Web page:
The National Agreement on Closing the Gap, Ms Turner said “is the first intergovernmental agreement designed to improve the lives of our people that has been negotiated and agreed with representatives of Aboriginal and Torres Strait Islander people across Australia. The National Agreement commits this country to a new direction and is a pledge from all governments to fundamentally change the way they work with Aboriginal and Torres Strait Islander communities and organisations.”
You can read Pat Turner’s keynote address in full on the NACCHO website here.
Reducing cervical cancer impacts
Aboriginal organisations across NSW will benefit from six new Cervical Screening Community Grants which will provide culturally responsive and targeted health promotion initiatives within Aboriginal communities. The locally-led programs are aimed at boosting the number of Aboriginal women across the state who access cervical screening, reducing the impact of cervical cancer.
Minister for Women, Regional Health and Mental Health, Bronnie Taylor said the grants are part of $114,350 in funding awarded to Local Health Districts and non-profit organisations through the Cancer Institute NSW to promote the National Cervical Screening Program. “Aboriginal and Torres Strait Islander women are almost four-times more likely to die from cervical cancer than non-Aboriginal women and these grants work towards closing the gap,” Mrs Taylor said. “Cervical cancer is one of the most preventable cancers and we know having a Cervical Screening Test every five years is now the best way to prevent it. By funding these grants, we are working to provide opportunities to educate local communities on the ground about the importance of cervical screening.”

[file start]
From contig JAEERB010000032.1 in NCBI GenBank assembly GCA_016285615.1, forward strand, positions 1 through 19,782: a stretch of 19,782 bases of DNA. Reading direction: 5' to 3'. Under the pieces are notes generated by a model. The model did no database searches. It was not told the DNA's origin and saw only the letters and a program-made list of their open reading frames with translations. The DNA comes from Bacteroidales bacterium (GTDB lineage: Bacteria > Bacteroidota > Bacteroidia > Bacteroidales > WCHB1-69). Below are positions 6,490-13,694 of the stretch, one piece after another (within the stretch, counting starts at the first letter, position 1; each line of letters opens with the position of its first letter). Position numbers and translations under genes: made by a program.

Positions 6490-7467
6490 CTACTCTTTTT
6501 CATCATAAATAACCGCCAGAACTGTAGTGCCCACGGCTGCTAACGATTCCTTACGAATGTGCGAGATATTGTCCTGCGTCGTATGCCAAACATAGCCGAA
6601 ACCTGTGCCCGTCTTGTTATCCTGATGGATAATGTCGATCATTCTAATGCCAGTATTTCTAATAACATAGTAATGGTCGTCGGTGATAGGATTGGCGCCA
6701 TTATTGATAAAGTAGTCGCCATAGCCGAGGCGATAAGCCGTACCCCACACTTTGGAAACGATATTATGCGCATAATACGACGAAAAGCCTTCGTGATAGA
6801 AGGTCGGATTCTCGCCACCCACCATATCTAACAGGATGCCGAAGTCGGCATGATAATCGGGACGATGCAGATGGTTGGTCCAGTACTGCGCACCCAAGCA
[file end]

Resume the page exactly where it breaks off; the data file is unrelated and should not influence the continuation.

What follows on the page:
To view the NSW Government media release Grants awarded to reduce the impact of cervical cancer in Aboriginal communities in full click here.
Mental health support for flood victims
The Albanese Government is delivering $13.1 million in targeted mental health support for NSW communities impacted by the devastating recent floods. Disasters don’t just affect the economy – there are also severe environmental and social impacts, including impacts on the wellbeing and mental health of individuals and communities – manifesting in increased rates of anxiety, post-traumatic stress disorder and domestic and family violence. The compounding effect of multiple floods in these communities will have a lasting impact, so improving the availability and accessibility of support is critical during this stage of recovery.
This funding will ensure those most impacted by the floods can receive the support they need to recover. First Nations communities most impacted by the floods will be supported by $3 million to NACCHO to distribute across impacted community controlled organisations to provide much needed trauma counselling, healing and support for Aboriginal and Torres Strait Islander communities.
To view the Minister for Health and Aged Care, the Hon Mark Butler MP’s media release Mental health support for NSW floods in full click here.
AIHW releases health check data
Through Medicare, Aboriginal and Torres Strait Islander people can receive Indigenous‑specific health checks from their doctor, as well as referrals for Indigenous‑specific follow‑up services. According to an Australian Institute of Health and Welfare report released this week:
- In 2020–21, 237,000 Indigenous Australians had one of these health checks (27% of the projected population).